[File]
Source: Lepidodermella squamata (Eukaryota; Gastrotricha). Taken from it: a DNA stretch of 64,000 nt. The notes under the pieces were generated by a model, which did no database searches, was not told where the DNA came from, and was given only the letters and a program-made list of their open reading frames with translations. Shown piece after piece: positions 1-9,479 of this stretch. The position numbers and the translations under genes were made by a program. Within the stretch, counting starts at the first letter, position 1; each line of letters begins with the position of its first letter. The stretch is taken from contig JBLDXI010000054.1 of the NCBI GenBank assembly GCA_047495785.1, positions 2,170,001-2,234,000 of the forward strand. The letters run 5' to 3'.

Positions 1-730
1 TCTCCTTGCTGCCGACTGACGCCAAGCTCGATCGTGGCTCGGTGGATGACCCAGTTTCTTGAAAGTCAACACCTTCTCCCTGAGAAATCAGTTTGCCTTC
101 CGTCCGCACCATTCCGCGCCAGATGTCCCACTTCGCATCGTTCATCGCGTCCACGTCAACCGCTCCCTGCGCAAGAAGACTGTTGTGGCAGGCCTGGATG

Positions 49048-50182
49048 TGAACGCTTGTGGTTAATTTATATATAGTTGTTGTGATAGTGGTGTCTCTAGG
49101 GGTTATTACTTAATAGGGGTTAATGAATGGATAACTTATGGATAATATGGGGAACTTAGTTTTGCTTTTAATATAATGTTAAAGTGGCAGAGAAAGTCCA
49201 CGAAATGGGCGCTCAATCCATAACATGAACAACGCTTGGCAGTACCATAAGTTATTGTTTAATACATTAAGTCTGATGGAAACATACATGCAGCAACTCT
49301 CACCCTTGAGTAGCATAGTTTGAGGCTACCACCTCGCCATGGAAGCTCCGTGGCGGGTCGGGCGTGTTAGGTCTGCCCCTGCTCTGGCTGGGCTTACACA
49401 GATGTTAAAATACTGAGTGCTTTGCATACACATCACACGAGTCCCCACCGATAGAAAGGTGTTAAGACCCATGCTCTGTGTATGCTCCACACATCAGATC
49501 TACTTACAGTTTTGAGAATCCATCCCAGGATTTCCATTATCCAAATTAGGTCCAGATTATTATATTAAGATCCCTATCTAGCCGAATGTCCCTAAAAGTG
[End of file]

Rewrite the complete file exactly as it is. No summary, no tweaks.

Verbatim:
Source: Lepidodermella squamata (Eukaryota; Gastrotricha). Taken from it: a DNA stretch of 64,000 nt. The notes under the pieces were generated by a model, which did no database searches, was not told where the DNA came from, and was given only the letters and a program-made list of their open reading frames with translations. Shown piece after piece: positions 1-9,479 of this stretch. The position numbers and the translations under genes were made by a program. Within the stretch, counting starts at the first letter, position 1; each line of letters begins with the position of its first letter. The stretch is taken from contig JBLDXI010000054.1 of the NCBI GenBank assembly GCA_047495785.1, positions 2,170,001-2,234,000 of the forward strand. The letters run 5' to 3'.

Positions 1-730
1 TCTCCTTGCTGCCGACTGACGCCAAGCTCGATCGTGGCTCGGTGGATGACCCAGTTTCTTGAAAGTCAACACCTTCTCCCTGAGAAATCAGTTTGCCTTC
101 CGTCCGCACCATTCCGCGCCAGATGTCCCACTTCGCATCGTTCATCGCGTCCACGTCAACCGCTCCCTGCGCAAGAAGACTGTTGTGGCAGGCCTGGATG

Positions 49048-50182
49048 TGAACGCTTGTGGTTAATTTATATATAGTTGTTGTGATAGTGGTGTCTCTAGG
49101 GGTTATTACTTAATAGGGGTTAATGAATGGATAACTTATGGATAATATGGGGAACTTAGTTTTGCTTTTAATATAATGTTAAAGTGGCAGAGAAAGTCCA
49201 CGAAATGGGCGCTCAATCCATAACATGAACAACGCTTGGCAGTACCATAAGTTATTGTTTAATACATTAAGTCTGATGGAAACATACATGCAGCAACTCT
49301 CACCCTTGAGTAGCATAGTTTGAGGCTACCACCTCGCCATGGAAGCTCCGTGGCGGGTCGGGCGTGTTAGGTCTGCCCCTGCTCTGGCTGGGCTTACACA
49401 GATGTTAAAATACTGAGTGCTTTGCATACACATCACACGAGTCCCCACCGATAGAAAGGTGTTAAGACCCATGCTCTGTGTATGCTCCACACATCAGATC
49501 TACTTACAGTTTTGAGAATCCATCCCAGGATTTCCATTATCCAAATTAGGTCCAGATTATTATATTAAGATCCCTATCTAGCCGAATGTCCCTAAAAGTG